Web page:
Ending Monday night in Cleveland with a 5-2 victory, the Yankees have had to play 18 of 20 games on the road. And their 18 road games were the most played by any team in April in Major League history.
The trek was made necessary in part by the Papal visit to Yankee Stadium. In a way, this is what can happen when your home is one of the most famous sports facilities in the world, conveniently located in America's largest city. The Pope does not have to make appearances in the smaller rooms.
But the question is, how did the Yankees do with three at Kansas City, three at Boston, two at St. Petersburg, two at home against Boston, three at Baltimore, three at Chicago and, finally, four at Cleveland?
Officially, they went 10-10, fairly representative of their 14-13 season to date. With a rash of early-season injuries, they may have been fortunate not to be in a worse position. But no, with those injuries, they are not fortunate.
The latest is the most serious. Catcher Jorge Posada flew to Birmingham, Ala., on Monday for an appointment with Dr. James Andrews, the noted orthopedic surgeon, and tests on his injured right shoulder.
The Yankees continue to be publicly hopeful that the injury is nothing worse than a muscle strain. But you don't get to be a noted orthopedic surgeon by routinely recommending Extra-Strength Tylenol and lots of rest. Players don't get to the appointment-with-James Andrews stage with the routine nicks and scratches.
Monday night was the first time since Sept. 1, 1996, that the Yankees played a game without Jorge Posada on the active roster.
"It's strange when you walk into the clubhouse and you don't see him there," said manager Joe Girardi, who noted that he had first seen Posada in the Yankees' clubhouse nearly 12 years ago.
Posada's backup, Jose Molina, becomes the interim frontline catcher, and Chris Stewart comes up from Triple-A as the backup. Molina is a capable defensive catcher, but neither he nor Stewart can be expected to replace Posada's offense.
This was the most notable injury, but far from the only injury.
"How many times have we had our regular lineup, twice?" said Girardi, correctly answering his own question.
The entire left side of the infield has been nicked up -- Derek Jeter first with a strained left quad, and more recently Alex Rodriguez with a strained right quad before being struck with a pitch on the left thigh on Monday night.
"He's not 100 percent, and he hasn't been 100 percent the whole time," Girardi said of Rodriguez. "He gave us four games and kind of sucked it up for us, and I appreciate that."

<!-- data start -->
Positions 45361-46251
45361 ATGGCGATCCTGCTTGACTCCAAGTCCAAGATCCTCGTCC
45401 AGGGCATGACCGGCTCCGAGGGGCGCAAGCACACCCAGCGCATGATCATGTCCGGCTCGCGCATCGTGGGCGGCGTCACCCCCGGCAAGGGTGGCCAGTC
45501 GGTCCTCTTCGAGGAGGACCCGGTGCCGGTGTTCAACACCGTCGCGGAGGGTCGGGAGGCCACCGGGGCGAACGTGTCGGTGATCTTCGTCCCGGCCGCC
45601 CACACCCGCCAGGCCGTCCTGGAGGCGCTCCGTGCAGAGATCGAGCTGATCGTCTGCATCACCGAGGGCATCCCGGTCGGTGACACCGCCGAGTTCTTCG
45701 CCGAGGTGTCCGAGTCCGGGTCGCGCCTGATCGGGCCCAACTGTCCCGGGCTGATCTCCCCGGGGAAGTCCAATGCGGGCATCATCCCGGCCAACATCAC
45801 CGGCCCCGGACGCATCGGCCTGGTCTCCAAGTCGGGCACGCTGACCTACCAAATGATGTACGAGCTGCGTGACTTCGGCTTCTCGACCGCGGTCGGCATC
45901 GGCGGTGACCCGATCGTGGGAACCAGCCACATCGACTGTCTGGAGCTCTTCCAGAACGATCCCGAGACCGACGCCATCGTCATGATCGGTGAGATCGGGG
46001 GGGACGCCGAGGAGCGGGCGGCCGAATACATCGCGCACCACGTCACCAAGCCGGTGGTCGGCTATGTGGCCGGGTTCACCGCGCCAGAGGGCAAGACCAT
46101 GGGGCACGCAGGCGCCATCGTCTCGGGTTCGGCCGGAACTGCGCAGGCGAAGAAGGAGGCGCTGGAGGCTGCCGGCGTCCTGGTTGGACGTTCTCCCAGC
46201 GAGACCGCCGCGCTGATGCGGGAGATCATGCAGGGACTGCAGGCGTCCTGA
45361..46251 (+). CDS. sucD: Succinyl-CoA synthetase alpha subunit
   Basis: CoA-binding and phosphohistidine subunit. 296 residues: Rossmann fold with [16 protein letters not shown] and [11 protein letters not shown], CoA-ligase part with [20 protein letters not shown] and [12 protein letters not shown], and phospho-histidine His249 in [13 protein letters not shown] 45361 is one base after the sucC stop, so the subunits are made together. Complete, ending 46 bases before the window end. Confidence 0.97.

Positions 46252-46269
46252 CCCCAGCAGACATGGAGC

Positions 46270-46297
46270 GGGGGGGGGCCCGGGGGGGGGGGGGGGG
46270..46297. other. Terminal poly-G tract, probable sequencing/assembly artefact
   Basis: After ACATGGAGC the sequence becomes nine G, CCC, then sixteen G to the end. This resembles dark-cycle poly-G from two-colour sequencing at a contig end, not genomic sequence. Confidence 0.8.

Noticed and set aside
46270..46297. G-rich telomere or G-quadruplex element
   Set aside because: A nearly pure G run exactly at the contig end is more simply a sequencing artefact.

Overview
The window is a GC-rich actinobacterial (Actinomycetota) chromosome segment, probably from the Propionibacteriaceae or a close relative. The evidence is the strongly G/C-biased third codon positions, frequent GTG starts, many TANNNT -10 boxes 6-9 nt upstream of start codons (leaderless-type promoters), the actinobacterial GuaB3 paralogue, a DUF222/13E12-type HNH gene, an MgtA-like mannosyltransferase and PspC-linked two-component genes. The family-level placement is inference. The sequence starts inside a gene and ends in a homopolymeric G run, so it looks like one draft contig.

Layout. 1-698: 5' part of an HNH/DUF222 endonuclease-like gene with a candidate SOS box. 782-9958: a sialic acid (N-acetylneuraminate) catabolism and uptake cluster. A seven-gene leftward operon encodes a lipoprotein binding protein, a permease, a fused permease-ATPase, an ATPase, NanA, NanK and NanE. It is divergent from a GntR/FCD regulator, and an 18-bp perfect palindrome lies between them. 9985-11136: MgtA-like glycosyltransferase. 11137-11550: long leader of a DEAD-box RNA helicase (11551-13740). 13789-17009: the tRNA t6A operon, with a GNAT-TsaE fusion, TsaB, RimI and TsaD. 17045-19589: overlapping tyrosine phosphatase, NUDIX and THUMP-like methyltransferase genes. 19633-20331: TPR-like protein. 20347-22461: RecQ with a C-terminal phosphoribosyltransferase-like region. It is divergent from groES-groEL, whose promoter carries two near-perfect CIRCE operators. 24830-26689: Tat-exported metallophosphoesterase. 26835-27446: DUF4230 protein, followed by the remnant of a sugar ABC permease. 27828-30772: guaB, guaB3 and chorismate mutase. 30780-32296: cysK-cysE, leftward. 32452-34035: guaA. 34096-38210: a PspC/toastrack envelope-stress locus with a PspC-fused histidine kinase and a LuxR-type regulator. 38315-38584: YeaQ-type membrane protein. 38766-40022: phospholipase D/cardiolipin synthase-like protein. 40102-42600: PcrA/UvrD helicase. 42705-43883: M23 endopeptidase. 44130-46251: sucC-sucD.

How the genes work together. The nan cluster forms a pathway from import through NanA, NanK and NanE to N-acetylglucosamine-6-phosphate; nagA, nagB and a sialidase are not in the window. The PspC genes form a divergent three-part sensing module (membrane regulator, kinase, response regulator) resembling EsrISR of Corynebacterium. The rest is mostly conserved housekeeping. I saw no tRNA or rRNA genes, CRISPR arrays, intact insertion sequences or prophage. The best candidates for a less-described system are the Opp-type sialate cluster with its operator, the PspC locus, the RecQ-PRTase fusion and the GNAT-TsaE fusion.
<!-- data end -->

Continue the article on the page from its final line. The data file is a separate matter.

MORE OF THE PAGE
Looked at optimistically, which is the way the manager expresses it, this situation is certain to level out, and the Yankees will become healthier. But if this glass is half empty, these injuries could merely be symptoms of the fact that this is a club that has some significant age in some important spots on its roster.
But with all the aches and pains, and with road games as a constant condition of their April existence, it is distinctly possible that 14-13 is not a particularly tragic result. It's not in the Yankee frame of reference to accept this sort of record, nor should it be, but the Yankees come off this expedition exactly one game out of first place in the American League East. True, there are three clubs virtually tied for first place, but everyone understands that this is a temporary condition.
"You're not where you want to be in the division, but through this tough schedule, we didn't get buried," Girardi said.
"I'm not satisfied. I think we should have won more games. We've had a tough schedule, we've had to battle through some things, but I'm not satisfied. I'm happy with the effort and how hard our guys have grinded it out. Yes, I'm happy with that. But I think we can play better."
There are plenty of questions about the young starters. There are too many injury concerns for comfort, particularly with a catcher who seems like an indispensable portion of this franchise.
On the other hand, some Yankee aspects don't appear to change at all. Mariano Rivera is 11 innings and eight saves into the season, and he has allowed four baserunners. He remains as close to a constant as an athletic event allows.
Now the Yankees return home, after going to the Midwest, New England, the Gulf Coast, the Mid-Atlantic region, and finally making stops on the shores of two Great Lakes, Michigan and Erie. There is an excellent chance that nobody other than a politician seeking nationwide office, or a fugitive from justice, would ever make this sort of journey.
But it was forced on the Yankees. They did not quite thrive during this epic journey, but they did survive.
Mike Bauman is a national columnist for MLB.com. This story was not subject to the approval of Major League Baseball or its clubs.